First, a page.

Home Rights Press Freedom A Crumbling Pillar: How Will India Deal With Its Plummeting Media Standards?

A Crumbling Pillar: How Will India Deal With Its Plummeting Media Standards?

India's fourth estate is falling apart from the inside. Nothing could be worse for a democracy.

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Iis hard to ignore the fundamental shift in knowledge culture and public discourse in recent years — especially the functioning of modern media. From ancient historical-cultural accounts to modern liberal democratic nation-states, media has been hailed as a mirror of public conscience and interest as well as an instrument to seek governmental accountability.

It is the fourth pillar of democracy that is duty-bound to function in an un-biased, independent and fearless manner while keeping public interest at the centre stage. However, the idea and practice of journalism in contemporary times has evolved due to various factors — both structural as well as dynamic. The nature of institutional autonomy is directly influenced by the quality of personnel in media, public expectation, government attitude and economic environment of the country.

In current times, falling ranks in Press Freedom Index, the assassinations of dissenting journalists, undemocratic patterns of censorship and state intimidation of non-conforming media houses, economic and social boycott by capitalistic advertisers, injunctive defamation suits by vested interests and concerted smear campaigns through vitriolic social media against intrepid journalists reflect just some of the grave challenges to the institution.

According to Montesquieu, “Constant experience has shown us that every man invested with power is apt to abuse it, and to carry his authority until he is confronted with limits.”

Hence, the power of the state, if left unquestioned and unaccounted for, it can lead to absolute corruption. Media is supposed to play the role of keeping those in power in check by bringing in news, views, perspectives and stories with an aim to provide a wholesome perspective on policy issues.

The moment this important function of keeping a check in absolute power is threatened by authoritarian control or economic capture, the essential power of the citizen is lost. Indeed, being the foremost platform for dissent and discourse, once the media bows down to an agenda, the essential constitutional values that empower the citizen to express freely, even at the authorities’ chagrin, are threatened.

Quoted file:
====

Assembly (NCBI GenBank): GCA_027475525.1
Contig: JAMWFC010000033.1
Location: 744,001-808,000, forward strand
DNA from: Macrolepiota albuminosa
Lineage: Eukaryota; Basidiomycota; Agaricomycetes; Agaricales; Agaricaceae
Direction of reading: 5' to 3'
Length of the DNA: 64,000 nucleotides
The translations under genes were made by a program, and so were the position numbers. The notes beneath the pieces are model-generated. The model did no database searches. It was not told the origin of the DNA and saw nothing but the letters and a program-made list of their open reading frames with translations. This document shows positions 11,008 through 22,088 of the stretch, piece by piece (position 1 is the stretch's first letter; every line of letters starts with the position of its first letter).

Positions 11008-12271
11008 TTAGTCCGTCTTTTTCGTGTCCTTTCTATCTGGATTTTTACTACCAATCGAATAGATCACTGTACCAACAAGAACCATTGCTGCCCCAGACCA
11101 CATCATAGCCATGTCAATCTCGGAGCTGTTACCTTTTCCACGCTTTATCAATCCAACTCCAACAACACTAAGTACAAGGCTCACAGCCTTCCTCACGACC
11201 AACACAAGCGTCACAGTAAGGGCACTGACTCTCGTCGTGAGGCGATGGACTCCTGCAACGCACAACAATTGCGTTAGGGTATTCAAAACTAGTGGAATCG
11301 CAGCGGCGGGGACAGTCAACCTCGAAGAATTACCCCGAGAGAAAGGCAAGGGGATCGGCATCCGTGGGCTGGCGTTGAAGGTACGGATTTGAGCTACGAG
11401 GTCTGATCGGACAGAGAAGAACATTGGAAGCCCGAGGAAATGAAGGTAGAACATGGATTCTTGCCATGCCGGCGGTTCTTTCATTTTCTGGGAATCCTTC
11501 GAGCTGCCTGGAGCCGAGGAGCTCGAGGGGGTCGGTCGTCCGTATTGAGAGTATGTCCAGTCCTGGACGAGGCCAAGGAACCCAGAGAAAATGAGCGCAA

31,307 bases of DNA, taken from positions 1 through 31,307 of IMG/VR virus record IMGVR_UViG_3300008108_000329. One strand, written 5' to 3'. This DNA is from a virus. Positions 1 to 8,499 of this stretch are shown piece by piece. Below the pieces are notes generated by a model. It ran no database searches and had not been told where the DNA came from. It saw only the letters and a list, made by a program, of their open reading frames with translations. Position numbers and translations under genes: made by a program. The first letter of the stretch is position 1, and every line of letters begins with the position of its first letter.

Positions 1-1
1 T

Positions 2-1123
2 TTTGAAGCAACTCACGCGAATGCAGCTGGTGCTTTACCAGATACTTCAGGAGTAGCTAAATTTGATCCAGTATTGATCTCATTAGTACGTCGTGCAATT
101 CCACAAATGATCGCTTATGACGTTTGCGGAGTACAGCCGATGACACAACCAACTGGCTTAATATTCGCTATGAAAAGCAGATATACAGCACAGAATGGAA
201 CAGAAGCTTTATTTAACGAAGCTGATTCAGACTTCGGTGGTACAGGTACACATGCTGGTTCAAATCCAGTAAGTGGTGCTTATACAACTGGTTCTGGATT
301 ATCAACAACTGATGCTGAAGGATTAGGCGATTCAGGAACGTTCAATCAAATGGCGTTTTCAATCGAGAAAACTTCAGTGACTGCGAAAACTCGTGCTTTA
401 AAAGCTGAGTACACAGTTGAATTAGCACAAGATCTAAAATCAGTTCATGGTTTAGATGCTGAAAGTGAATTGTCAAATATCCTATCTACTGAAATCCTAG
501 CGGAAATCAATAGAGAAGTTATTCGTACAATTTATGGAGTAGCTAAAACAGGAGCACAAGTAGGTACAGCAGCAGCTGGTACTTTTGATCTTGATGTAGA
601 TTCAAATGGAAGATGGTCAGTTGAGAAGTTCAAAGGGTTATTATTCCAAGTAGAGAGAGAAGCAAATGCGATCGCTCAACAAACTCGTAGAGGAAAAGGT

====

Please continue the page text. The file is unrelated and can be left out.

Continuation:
The fundamental causes for this institutional corrosion are rooted in the ownership, control and conduct of the media. The political environment also impacts it. As per the anecdotal and personal evidence corroborated with empirical evidence, the implications of these factors are wide-ranging and have direct impact on the nature, composition and quality of public discourse.


Also read ‘Indian Journalism in the Age of Rage’


Moreover, the media narrative also has far reaching impact on public policy, state agenda and popular culture. As academic Neha Roy Chowdhury told me in an interview, policy makers tend to take what the media says about policies very seriously. While this empowers media, it also makes it responsible to ensure that the discourse is committed and centred around public interest.

For example, the coverage on Triple Talaq and the stance of State legislators as well as those representing the State majority party in Bengal was entirely different from the national narrative and both these factors were influenced by audience and demography of voters. While party lines are the final deciders of where legislators stand, the media does shape a certain amount of the image that will be portrayed if a certain party stands with or against any policy.

TM Veeraraghav, former Resident Editor of The Hindu, mentions the problem of seeking a homogeneous media audience as well as structural issues hinder the emergence of a diverse and cohesive discourse because not just the agenda, but the positions of power are reserved for those who comply with the political economic establishment. Nowhere is this more prominent than the emergence of conservative and pro-establishment discourse in TRP-hungry TV News Channels.

Challenges to independent media in India

Among the most significant challenges to the media in current times is the lack of representation of marginalised communities. Noticeably, on sensitive issues of suicide by a dalit research scholar, or caste violence or SC/ST Prevention of Atrocities Act judgement, the coverage, reporting or debate were far from desirable [as mentioned in ‘Dalits and a Lack of Diversity in the Newsroom’ in the Economic and Political Weekly, Vol. 46:11 21,23 (2011)] Most of the news anchors below to the Hindu upper-caste cohort and their biases or indifference is apparent from the nature of discourse. On specific issues of communal or national importance, sentiments are raised without paying heed to rational discussion. Reporting of terror cases too — including most reportage on Jammu & Kashmir — is almost always done with an overt bias, prejudice, religious overtones and sensationalising narratives.